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Wednesday, 12 June, 2002, 15:39 GMT 16:39 UK
Profile: Massouda Jalal
Dr Massouda Jalal
Dr Massouda says women have suffered the most

Dr Massouda Jalal - who has challenged the current interim Afghan leader Hamid Karzai - says she is standing against him because it is her human right.

Supporter of interim Afghan leader Hamid Karzai putting up a poster
Karzai is expected to be chosen to continue as leader

Dr Massouda, an elected delegate from Kabul, has the support of at least 10% of the delegates to stand as head of state and her candidacy has opened up the election.

An independent woman is standing against the sitting head of state, who has gained the backing of most of the influential civilian figures and the armed factions.

She says that after such a long and bitter civil war, Afghan women form two-thirds of the population.

Two million of them had families and they have suffered the most from the fighting.

She says it is their right to vote and to stand as candidates at the highest level.

Symbolic candidacy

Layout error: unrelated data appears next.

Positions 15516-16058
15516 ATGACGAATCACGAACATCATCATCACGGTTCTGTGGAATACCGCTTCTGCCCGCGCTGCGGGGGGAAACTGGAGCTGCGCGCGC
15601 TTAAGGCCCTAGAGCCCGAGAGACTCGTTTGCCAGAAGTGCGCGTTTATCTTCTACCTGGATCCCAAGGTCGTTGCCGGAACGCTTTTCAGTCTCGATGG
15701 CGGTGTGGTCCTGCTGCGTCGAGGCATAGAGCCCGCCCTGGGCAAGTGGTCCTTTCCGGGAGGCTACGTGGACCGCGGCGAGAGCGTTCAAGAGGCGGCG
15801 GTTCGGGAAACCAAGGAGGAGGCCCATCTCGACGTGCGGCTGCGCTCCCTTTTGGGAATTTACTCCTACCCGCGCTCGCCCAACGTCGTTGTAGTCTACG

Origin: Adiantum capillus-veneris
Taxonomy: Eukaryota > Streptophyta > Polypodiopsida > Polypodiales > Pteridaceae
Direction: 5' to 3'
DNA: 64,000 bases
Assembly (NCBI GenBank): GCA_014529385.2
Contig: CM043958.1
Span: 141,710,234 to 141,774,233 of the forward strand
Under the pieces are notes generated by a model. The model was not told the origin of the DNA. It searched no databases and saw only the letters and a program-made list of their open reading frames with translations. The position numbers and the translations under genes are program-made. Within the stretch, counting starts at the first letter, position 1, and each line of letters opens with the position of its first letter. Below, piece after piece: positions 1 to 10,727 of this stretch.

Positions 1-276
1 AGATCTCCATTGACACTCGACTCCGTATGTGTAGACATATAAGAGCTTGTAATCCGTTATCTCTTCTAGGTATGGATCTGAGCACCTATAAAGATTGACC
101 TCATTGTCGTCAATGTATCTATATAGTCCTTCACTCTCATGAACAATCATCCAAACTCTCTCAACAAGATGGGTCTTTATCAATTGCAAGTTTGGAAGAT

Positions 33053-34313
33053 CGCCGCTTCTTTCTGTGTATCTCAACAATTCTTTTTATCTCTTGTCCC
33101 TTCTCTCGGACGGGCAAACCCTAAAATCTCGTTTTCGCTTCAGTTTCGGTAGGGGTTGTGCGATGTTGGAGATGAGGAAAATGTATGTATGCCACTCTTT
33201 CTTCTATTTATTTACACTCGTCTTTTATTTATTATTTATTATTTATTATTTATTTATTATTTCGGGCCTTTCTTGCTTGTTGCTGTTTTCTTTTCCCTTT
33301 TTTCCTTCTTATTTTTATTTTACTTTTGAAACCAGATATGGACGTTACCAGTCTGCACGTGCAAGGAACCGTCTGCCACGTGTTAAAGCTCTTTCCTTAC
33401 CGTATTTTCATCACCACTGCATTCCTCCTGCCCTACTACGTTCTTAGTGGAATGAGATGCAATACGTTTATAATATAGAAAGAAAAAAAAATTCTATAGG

Dr Massouda is a paediatrician and is currently working for the World Food Programme, responsible for gender issues and health throughout Afghanistan.

Women delegates at the opening session of the loya jirga
Afghan women are demanding a role in public affairs

She may stand little hope of being voted in, but her very candidacy is symbolic.

This time last year Afghan women had no right to work or study; legally they were completely private citizens.

Most women here still live secluded lives, but in the loya jirga tent there are an unprecedented number of female delegates.

And they are proving to be some of the most outspoken and eloquent speakers.


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12 Jun 02 | South Asia
11 Jun 02 | South Asia
09 Jun 02 | South Asia
09 Jun 02 | South Asia
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